“It was the improvements in diagnostic imaging—CT and MRI scanners—that allowed us to really take advantage of using the precision that protons offer,” says Stuart Klein, executive director of the University of Florida Proton Therapy Institute (UFPTI), Jacksonville, Fla. “You are able to deliver more of the radiation directly at the tumor site, while affecting less of the healthy tissue around it, and, as a result, you are able to reduce side effects as well as improve the local control rate.”

The UFPTI boasts two conventional linear accelerators and one cyclotron accelerator that is fed into four treatment rooms. The cyclotron accelerator is housed in a space with walls constructed from 181.5 feet of high-density concrete—the most radioactive area of the building—and weighs 440,000 pounds.

One of the four proton therapy rooms features a fixed beam, which restricts its use to eye treatments and research. Each of the remaining three was designed to accommodate massive gantries that allow clinicians to move the beam in a 360? radius, making it possible to execute a range of applications.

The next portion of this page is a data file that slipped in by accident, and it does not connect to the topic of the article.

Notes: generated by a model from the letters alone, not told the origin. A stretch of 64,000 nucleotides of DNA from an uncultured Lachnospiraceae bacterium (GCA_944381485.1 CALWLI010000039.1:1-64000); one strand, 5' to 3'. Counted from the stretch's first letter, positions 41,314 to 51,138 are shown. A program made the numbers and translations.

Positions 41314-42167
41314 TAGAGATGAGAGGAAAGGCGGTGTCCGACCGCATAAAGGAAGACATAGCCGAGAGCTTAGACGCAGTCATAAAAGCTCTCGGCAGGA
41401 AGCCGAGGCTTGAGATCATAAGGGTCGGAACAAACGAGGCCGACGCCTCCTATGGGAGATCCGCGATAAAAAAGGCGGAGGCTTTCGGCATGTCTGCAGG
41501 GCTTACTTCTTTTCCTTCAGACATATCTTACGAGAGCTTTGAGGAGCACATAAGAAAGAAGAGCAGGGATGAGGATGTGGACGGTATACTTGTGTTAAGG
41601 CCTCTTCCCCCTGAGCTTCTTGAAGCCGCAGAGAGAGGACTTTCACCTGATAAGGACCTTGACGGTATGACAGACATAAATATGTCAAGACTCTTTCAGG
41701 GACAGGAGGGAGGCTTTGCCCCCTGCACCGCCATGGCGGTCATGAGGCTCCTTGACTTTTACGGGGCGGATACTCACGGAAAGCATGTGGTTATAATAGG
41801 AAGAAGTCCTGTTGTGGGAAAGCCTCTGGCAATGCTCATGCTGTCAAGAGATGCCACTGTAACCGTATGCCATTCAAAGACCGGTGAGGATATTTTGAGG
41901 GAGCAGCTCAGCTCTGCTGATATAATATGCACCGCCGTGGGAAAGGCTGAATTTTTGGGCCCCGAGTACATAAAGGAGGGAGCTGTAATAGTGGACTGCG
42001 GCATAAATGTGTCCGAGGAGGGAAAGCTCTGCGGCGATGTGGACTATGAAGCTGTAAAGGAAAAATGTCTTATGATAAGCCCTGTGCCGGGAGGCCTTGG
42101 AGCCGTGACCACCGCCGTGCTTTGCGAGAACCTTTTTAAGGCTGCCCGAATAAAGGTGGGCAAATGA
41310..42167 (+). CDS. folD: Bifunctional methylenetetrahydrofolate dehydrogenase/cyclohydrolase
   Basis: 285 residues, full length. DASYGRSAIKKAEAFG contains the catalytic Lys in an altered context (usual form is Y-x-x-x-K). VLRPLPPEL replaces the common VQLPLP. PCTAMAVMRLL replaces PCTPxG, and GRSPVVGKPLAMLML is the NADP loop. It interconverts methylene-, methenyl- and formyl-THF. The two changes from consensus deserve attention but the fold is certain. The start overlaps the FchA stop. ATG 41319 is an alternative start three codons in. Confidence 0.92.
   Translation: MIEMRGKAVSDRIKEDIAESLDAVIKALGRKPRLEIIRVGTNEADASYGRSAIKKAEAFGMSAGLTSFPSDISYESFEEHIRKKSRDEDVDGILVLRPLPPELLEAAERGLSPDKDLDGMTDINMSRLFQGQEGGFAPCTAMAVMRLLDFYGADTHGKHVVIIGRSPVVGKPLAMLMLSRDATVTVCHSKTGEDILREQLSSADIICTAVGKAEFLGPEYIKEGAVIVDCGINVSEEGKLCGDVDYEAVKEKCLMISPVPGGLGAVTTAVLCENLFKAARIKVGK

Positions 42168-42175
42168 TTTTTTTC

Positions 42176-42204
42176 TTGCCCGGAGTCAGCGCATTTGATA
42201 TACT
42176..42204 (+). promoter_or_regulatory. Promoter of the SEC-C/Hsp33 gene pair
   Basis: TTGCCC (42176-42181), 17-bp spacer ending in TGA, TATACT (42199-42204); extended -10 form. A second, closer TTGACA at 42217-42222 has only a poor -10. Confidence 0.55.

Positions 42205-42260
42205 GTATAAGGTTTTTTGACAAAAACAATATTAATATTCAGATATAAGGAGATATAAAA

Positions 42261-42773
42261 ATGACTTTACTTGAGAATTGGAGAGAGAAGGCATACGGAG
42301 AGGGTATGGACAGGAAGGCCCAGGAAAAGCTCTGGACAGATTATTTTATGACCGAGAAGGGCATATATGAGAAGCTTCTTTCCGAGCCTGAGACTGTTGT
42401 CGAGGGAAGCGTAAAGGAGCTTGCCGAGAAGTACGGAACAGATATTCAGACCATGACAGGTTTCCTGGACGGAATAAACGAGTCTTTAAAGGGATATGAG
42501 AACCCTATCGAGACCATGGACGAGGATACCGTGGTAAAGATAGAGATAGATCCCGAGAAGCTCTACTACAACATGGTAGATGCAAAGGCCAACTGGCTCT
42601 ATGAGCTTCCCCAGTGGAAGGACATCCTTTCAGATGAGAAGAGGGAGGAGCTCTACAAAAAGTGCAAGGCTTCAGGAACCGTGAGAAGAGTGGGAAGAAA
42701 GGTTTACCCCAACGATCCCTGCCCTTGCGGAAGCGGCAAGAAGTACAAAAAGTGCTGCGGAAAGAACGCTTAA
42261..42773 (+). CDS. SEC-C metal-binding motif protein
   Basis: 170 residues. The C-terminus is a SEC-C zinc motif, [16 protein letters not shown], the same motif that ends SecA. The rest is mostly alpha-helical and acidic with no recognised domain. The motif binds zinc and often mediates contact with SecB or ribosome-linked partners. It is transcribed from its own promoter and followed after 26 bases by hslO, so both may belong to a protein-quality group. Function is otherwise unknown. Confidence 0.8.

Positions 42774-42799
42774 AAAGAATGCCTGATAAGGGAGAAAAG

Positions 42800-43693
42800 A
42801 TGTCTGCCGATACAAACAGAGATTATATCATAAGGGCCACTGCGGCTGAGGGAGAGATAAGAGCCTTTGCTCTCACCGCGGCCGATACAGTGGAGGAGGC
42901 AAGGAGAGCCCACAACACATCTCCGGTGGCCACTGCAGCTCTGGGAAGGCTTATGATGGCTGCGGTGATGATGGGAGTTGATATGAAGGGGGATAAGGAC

The opening of the 98,000-square-foot, $125 million Proton Therapy Institute comes 8 years after the initial proposal but only 3 years after construction began. Physicians began treating their first patient in August. Photos by Sarah Kiewel/University of Florida Health Science Center.

Standing three stories tall and weighing in at 200,000 pounds, each gantry features two robotic arms equipped with amorphous silicon panels. These x-ray panels are used prior to every treatment to identify exactly where the tumor is located in relation to bony structures or, in many cases, to aid clinicians in visualizing fiducial markers previously placed into the tumor.

In the few months since opening, UFPTI has ramped up its equipment, staff, and services slowly. “Of the four treatment rooms, we currently have only one in operation, and in that room, we only have a beam time approximately 6 hours per day,” Klein says. When not being applied to a patient, the beam is used to install and commission the rest of the system. The sole cyclotron accelerator works sequentially, sending a beam to one room at a time. “The majority of the time is actually spent setting up the patient in the right position,” he says. “The actual beam time is only 1 to 3 minutes per patient.”